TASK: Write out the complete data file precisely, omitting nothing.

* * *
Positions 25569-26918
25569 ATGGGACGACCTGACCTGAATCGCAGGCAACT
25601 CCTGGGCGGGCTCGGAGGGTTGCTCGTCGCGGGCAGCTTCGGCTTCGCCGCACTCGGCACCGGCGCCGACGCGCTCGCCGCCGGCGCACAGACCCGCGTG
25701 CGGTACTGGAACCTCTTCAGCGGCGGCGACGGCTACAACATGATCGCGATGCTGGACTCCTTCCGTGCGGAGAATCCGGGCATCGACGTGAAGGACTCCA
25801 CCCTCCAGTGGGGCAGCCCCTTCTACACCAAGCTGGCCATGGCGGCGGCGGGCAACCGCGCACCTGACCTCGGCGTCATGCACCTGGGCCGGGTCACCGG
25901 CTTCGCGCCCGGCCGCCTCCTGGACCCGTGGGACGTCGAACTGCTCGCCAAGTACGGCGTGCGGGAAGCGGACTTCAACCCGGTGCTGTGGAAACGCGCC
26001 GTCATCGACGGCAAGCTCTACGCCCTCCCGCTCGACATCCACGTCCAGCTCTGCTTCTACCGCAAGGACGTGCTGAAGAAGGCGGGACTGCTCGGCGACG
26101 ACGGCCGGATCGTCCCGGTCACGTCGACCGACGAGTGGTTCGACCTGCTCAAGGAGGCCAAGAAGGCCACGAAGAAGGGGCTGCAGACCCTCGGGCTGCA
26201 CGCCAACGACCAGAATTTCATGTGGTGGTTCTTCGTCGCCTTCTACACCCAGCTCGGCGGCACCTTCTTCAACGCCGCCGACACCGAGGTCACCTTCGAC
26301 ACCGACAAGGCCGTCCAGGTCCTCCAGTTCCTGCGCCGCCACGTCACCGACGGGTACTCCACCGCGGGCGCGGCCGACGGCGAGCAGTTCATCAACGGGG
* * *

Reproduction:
Positions 25569-26918
25569 ATGGGACGACCTGACCTGAATCGCAGGCAACT
25601 CCTGGGCGGGCTCGGAGGGTTGCTCGTCGCGGGCAGCTTCGGCTTCGCCGCACTCGGCACCGGCGCCGACGCGCTCGCCGCCGGCGCACAGACCCGCGTG
25701 CGGTACTGGAACCTCTTCAGCGGCGGCGACGGCTACAACATGATCGCGATGCTGGACTCCTTCCGTGCGGAGAATCCGGGCATCGACGTGAAGGACTCCA
25801 CCCTCCAGTGGGGCAGCCCCTTCTACACCAAGCTGGCCATGGCGGCGGCGGGCAACCGCGCACCTGACCTCGGCGTCATGCACCTGGGCCGGGTCACCGG
25901 CTTCGCGCCCGGCCGCCTCCTGGACCCGTGGGACGTCGAACTGCTCGCCAAGTACGGCGTGCGGGAAGCGGACTTCAACCCGGTGCTGTGGAAACGCGCC
26001 GTCATCGACGGCAAGCTCTACGCCCTCCCGCTCGACATCCACGTCCAGCTCTGCTTCTACCGCAAGGACGTGCTGAAGAAGGCGGGACTGCTCGGCGACG
26101 ACGGCCGGATCGTCCCGGTCACGTCGACCGACGAGTGGTTCGACCTGCTCAAGGAGGCCAAGAAGGCCACGAAGAAGGGGCTGCAGACCCTCGGGCTGCA
26201 CGCCAACGACCAGAATTTCATGTGGTGGTTCTTCGTCGCCTTCTACACCCAGCTCGGCGGCACCTTCTTCAACGCCGCCGACACCGAGGTCACCTTCGAC
26301 ACCGACAAGGCCGTCCAGGTCCTCCAGTTCCTGCGCCGCCACGTCACCGACGGGTACTCCACCGCGGGCGCGGCCGACGGCGAGCAGTTCATCAACGGGG